As emcee of Wednesday’s event, Smith started off by noting the shooting and asking everyone to pray for those affected and to understand if members seemed rattled.

“I’m kind of shaken by it,” Smith said.

Rep. Jeff Fortenberry, R-Neb., told The World-Herald that Scalise is a close friend and that he was simply at a loss for words, just hoping his friend will be OK.

Sen. Deb Fischer, R-Neb., tweeted “Praying for @SteveScalise and the others injured at baseball practice in Alexandria, Virginia this morning.”

Fortenberry later told the Nebraska gathering that Scalise is a “close personal friend.”

“I frankly am still processing this,” Fortenberry said.

He told the audience that in spite of a lot of cynicism, Washington has many people engaged in public service for the right reasons. He said no one in society, including those in political leadership, deserves to be the target of such violence.

“You can disagree, you can write notes, you can be very strong and robust,” Fortenberry said. “You ought to see some of the things that are written about me, written about Adrian, Deb, Don. Awful, it’s awful stuff.”

He said that kind of vitriol must be absorbed in a free and open society.

“But when it spills over into deliberate violence against persons, it’s just wrong,” Fortenberry said. “It tears at the heart of who we are as a country.”

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Lincoln Journal Star: Members of Nebraska Delegation Respond to 'Terrible Incident' on Baseball Practice Field


As news broke Wednesday morning of multiple people being shot at a congressional baseball team practice, members of Nebraska's congressional delegation expressed their concern.

In a tweet, Sen. Deb Fischer said she was praying for House Majority Whip Steve Scalise and the others injured in a shooting on a baseball field in a park in Alexandria, Virginia.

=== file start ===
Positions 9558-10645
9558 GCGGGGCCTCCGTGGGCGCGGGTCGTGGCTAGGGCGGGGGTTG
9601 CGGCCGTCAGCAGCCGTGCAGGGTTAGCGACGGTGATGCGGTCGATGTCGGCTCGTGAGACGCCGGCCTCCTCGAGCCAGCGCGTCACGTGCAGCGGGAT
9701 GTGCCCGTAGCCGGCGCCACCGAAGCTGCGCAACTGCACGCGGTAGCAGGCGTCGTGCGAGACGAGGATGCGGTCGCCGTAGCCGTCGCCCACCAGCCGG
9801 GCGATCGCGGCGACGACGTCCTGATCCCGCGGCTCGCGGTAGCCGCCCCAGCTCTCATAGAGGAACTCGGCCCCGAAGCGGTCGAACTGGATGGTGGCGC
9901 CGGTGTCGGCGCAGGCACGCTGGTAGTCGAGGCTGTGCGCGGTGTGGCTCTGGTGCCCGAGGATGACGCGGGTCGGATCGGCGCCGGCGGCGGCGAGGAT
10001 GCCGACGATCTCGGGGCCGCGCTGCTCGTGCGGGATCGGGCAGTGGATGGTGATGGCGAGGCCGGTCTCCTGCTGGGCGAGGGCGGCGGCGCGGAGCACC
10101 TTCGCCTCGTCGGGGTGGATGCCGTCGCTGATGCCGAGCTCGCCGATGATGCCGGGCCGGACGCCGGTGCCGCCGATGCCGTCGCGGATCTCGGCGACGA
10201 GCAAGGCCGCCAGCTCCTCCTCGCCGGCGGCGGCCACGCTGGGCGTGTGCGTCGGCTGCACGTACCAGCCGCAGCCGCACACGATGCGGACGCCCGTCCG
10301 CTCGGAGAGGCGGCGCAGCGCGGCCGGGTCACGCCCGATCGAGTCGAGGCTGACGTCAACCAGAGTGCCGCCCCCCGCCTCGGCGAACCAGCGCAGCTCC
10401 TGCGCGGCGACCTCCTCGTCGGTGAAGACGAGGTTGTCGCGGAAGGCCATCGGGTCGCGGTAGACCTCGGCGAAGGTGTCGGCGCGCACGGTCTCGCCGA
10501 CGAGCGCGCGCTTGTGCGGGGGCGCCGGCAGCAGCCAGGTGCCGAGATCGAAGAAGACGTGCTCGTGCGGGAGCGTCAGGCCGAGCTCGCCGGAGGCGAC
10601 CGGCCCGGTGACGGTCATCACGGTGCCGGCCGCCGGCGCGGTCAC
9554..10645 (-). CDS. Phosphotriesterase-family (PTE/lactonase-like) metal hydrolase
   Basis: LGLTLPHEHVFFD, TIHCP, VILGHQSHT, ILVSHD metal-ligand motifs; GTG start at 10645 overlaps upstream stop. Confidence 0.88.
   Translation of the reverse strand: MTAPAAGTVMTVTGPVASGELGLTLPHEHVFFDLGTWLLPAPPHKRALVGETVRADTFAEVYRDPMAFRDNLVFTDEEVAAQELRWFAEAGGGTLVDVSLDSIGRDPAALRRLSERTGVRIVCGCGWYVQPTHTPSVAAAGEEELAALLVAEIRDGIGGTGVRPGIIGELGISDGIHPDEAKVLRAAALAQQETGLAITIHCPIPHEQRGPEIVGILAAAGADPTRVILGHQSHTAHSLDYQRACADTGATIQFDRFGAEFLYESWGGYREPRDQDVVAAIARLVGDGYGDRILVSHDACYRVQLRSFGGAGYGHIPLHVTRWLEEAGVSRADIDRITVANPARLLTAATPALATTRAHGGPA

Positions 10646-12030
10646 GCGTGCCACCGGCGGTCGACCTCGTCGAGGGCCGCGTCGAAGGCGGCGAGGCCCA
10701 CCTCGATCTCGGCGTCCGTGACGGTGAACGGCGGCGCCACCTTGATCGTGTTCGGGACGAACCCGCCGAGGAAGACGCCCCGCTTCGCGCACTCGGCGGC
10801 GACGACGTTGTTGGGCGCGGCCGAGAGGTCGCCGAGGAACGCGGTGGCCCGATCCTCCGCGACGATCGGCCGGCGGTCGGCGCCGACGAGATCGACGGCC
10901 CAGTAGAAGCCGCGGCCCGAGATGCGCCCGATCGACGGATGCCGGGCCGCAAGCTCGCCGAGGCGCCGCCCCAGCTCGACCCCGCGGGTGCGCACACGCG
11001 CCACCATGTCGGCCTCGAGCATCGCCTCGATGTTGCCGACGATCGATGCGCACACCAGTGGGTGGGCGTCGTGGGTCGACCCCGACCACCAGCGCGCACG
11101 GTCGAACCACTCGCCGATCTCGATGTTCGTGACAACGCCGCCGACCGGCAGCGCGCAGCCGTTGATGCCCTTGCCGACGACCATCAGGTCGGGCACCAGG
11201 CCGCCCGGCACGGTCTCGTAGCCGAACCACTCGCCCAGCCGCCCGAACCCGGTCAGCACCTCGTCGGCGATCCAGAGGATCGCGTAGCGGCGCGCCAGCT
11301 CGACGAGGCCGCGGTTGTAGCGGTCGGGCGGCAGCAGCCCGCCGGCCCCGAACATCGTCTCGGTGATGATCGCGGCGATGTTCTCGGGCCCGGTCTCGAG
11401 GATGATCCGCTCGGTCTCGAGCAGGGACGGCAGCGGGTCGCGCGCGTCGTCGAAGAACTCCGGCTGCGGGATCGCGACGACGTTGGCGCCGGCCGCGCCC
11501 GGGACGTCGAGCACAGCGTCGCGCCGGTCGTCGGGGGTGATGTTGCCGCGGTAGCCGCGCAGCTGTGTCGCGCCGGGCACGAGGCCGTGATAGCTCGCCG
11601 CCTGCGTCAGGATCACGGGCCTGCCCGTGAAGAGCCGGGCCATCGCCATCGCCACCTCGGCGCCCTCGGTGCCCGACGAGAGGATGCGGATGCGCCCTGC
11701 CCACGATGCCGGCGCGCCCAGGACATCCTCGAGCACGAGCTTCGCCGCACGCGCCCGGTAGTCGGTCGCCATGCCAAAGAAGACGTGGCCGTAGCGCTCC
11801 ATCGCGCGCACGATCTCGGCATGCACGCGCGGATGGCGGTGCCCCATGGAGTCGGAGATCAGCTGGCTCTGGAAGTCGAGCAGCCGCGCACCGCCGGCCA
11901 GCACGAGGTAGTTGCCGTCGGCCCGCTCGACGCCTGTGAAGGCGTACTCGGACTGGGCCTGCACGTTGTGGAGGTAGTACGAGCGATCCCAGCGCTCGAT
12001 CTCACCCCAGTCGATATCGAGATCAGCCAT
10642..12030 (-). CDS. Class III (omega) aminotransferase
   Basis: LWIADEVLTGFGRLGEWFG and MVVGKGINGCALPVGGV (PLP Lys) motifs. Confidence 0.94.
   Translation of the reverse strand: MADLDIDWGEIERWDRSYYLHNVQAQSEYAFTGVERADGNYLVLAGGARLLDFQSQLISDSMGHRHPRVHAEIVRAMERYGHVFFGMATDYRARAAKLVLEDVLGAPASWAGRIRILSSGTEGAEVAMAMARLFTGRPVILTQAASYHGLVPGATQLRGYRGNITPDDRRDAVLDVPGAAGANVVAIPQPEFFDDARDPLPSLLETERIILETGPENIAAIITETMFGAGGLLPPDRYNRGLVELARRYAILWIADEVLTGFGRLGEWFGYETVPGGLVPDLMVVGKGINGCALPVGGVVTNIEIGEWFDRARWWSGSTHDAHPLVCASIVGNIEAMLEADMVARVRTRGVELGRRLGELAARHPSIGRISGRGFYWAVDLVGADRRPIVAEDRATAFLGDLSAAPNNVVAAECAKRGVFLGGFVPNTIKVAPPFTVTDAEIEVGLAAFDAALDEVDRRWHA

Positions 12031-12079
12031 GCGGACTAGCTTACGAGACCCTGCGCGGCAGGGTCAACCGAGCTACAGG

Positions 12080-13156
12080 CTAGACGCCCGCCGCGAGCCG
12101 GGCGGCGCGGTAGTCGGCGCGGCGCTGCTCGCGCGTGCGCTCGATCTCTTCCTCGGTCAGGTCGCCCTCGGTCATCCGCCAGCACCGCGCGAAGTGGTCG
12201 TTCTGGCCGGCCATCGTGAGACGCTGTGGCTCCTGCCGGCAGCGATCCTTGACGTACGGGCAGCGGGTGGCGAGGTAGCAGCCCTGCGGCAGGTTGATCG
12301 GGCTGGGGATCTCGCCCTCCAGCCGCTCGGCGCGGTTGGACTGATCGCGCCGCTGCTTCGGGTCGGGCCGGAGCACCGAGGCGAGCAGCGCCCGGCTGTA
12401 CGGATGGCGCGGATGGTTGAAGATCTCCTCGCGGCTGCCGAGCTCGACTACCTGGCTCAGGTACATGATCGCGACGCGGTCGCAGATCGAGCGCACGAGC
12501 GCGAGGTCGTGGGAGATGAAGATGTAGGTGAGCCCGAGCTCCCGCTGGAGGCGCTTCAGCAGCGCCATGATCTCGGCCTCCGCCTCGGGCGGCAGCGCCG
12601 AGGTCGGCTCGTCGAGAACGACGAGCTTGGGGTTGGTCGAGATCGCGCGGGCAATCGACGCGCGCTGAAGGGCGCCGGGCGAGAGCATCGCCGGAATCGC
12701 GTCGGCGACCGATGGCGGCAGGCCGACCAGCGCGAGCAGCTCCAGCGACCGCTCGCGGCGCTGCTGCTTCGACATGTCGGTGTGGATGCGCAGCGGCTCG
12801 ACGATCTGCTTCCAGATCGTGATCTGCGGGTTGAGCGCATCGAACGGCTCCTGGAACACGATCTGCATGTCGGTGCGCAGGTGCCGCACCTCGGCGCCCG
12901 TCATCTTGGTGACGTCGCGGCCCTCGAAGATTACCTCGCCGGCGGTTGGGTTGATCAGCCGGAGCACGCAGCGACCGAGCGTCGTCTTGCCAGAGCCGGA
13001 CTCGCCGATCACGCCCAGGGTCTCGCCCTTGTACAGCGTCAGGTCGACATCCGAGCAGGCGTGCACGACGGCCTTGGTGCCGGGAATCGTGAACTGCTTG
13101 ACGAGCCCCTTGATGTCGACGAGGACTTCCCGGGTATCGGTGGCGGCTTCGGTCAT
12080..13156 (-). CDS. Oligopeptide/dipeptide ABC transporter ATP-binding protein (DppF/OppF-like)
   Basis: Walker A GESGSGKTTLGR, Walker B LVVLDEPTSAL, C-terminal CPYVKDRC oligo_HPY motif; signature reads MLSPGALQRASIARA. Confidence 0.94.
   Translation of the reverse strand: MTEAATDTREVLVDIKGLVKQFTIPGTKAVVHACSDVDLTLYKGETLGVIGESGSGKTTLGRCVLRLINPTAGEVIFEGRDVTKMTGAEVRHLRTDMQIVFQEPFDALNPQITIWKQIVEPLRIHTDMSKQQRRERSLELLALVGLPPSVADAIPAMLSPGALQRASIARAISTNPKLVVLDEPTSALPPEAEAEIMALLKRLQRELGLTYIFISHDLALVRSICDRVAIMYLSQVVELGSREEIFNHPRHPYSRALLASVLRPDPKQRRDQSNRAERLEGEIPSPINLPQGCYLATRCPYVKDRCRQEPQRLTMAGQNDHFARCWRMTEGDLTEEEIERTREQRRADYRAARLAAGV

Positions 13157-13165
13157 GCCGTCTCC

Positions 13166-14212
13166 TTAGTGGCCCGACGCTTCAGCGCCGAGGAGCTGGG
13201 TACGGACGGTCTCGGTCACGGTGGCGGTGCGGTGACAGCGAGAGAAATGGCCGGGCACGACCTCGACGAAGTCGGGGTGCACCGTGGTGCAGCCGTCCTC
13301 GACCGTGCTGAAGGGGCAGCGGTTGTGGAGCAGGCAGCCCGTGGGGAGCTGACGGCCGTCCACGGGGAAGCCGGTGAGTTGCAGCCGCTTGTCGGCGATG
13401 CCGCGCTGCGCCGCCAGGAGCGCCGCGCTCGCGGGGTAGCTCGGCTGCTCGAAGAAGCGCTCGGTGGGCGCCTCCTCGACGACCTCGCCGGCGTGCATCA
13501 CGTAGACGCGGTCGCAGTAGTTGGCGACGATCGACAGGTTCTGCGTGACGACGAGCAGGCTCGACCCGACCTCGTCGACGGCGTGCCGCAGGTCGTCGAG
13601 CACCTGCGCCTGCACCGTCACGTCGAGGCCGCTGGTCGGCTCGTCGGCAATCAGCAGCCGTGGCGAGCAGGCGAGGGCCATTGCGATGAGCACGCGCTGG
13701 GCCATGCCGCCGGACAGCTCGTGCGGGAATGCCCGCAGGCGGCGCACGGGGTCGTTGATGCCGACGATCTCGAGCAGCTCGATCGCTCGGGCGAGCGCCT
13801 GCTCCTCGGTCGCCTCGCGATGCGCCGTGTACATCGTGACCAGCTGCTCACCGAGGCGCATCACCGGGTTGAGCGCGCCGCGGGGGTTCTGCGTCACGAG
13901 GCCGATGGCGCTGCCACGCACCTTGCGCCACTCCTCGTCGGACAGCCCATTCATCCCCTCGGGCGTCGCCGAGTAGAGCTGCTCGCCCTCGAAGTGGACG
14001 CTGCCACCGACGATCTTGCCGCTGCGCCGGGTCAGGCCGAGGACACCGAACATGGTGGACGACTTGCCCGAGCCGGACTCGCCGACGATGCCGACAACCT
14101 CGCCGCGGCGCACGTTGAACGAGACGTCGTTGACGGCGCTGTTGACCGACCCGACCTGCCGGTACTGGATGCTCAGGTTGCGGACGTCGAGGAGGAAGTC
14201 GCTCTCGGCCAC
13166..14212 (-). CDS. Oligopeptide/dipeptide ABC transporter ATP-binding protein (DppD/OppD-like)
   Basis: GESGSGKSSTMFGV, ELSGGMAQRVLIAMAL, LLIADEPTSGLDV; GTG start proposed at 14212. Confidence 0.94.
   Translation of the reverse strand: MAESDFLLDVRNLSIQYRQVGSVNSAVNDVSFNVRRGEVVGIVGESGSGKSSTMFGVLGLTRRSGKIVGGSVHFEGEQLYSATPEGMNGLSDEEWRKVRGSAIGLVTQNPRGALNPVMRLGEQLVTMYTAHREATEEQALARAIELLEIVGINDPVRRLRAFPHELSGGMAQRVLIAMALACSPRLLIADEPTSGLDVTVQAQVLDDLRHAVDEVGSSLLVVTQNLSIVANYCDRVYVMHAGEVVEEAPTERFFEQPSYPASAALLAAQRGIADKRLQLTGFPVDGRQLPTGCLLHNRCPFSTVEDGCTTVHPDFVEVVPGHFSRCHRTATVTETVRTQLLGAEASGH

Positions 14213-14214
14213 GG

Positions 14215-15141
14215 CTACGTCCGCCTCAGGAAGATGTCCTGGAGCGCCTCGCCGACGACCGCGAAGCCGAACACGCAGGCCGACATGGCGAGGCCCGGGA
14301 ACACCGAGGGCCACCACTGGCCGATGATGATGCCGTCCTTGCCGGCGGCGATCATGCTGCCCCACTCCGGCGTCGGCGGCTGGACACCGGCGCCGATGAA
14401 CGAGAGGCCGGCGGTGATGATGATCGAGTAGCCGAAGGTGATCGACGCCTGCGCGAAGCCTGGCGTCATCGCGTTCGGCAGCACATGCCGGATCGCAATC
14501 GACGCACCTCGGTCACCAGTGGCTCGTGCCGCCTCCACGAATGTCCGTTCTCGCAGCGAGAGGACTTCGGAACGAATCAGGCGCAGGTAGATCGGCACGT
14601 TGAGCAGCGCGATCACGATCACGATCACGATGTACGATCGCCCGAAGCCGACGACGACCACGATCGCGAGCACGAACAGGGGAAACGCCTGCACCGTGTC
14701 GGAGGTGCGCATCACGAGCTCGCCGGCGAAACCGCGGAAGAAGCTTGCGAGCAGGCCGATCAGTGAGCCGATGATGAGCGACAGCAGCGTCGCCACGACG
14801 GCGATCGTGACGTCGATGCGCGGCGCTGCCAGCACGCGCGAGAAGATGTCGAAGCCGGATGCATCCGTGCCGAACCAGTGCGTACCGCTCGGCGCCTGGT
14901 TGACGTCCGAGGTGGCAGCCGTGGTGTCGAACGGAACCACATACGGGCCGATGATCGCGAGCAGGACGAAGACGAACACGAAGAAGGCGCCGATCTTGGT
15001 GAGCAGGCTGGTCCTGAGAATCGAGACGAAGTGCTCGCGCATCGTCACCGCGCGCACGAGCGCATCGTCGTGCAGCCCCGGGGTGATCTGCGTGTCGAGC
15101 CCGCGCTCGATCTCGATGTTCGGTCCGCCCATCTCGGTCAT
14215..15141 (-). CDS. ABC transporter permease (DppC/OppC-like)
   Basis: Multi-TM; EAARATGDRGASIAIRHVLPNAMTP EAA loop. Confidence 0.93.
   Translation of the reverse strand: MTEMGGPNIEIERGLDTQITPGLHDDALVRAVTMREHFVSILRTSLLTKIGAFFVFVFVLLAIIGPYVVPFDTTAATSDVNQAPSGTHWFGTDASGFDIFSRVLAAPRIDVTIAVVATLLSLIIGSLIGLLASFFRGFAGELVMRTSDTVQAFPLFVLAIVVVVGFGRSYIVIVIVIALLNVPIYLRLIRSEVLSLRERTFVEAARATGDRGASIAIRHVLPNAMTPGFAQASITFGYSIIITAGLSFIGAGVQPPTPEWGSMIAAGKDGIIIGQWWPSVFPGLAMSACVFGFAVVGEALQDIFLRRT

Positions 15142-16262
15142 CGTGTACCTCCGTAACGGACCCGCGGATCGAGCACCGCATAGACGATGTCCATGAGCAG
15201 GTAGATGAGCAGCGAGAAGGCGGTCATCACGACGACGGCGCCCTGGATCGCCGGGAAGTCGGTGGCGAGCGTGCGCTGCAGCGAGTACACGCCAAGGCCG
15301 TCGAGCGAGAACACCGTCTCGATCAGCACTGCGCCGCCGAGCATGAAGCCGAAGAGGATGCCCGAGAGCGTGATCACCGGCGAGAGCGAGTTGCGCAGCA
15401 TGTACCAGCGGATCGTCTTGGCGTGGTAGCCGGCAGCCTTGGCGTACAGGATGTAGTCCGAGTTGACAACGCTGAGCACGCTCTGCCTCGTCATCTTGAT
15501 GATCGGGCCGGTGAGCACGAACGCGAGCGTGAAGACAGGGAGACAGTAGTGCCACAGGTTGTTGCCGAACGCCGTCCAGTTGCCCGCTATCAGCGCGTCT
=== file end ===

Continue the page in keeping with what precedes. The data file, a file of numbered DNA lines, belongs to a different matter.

First year Rep. Don Bacon said on social media that all members of the Nebraska delegation were safe.

Said Congressman Jeff Fortenberry on Twitter: "

I'm shocked, I'm grieved, I'm numb about the shooting of my friend Steve Scalise."

It's unclear if any members of the Nebraska delegation were at the practice for Republican members of the baseball team preparing for Thursday night's scheduled game for charity.

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Contact Information

1514 Longworth HOB
Washington, DC 20515
Phone 202-225-4806
Fax 202-225-5686

Jeff Fortenberry was elected to the United States House of Representatives in 2004 to serve Nebraska’s First Congressional District. His work in Congress is rooted in the belief that the strength of our nation depends on the strength of our families and communities. Jeff is a member of the House Appropriations Committee, which appropriates United States government expenditures. He serves on three subcommittees with importance for Nebraska: Agriculture, Energy and Water, and Military Construction and Veterans Affairs.

Jeff previously served on the House Foreign Affairs Committee where he placed particular focus on human rights concerns, Middle Eastern affairs, and nuclear weapons non-proliferation. He also represented Nebraska on the Agriculture Committee, where his work on two Farm Bills advanced opportunities for young and beginning farmers and promoted agricultural entrepreneurship.

Prior to serving in Congress, Jeff worked as a publishing industry executive in Lincoln, where he also served on the Lincoln City Council from 1997-2001. Jeff also has significant personal experience in small business, and early in his career he worked as a policy analyst for the United States Senate Subcommittee on Intergovernmental Relations. Jeff earned a bachelor’s degree in economics and two master’s degrees, one in public policy. He and his wife Celeste live in Lincoln and have five daughters.

Serving With

Don Bacon


Adrian Smith